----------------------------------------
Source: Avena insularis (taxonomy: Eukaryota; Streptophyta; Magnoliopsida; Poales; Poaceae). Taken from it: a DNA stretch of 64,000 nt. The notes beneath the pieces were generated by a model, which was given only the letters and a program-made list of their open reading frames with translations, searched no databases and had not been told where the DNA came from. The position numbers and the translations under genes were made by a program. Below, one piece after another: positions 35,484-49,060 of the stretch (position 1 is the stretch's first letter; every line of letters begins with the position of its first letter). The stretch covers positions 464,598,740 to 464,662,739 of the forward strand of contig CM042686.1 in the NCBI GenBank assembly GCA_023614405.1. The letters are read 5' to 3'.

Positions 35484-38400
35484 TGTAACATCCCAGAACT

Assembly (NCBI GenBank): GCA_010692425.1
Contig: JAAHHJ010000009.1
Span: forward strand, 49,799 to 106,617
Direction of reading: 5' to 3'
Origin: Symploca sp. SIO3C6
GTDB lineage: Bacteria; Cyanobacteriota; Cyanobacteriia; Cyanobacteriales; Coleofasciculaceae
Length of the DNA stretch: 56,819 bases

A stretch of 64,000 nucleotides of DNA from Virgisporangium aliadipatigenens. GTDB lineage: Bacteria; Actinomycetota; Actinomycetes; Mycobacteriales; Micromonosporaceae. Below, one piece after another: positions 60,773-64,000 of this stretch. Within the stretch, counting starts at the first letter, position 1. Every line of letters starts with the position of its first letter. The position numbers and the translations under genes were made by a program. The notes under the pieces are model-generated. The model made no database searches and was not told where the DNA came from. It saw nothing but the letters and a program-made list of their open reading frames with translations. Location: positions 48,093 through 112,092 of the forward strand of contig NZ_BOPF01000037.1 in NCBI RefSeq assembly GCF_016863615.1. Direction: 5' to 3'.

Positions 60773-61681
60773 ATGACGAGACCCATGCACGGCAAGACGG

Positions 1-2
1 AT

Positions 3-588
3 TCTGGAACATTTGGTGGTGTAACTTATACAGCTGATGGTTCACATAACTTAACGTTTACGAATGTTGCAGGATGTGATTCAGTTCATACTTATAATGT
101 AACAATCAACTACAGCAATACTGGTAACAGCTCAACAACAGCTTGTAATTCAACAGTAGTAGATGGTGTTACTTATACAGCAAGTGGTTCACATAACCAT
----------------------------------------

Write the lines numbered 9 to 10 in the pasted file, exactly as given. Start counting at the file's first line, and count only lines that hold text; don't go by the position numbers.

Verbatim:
GTDB lineage: Bacteria; Cyanobacteriota; Cyanobacteriia; Cyanobacteriales; Coleofasciculaceae
Length of the DNA stretch: 56,819 bases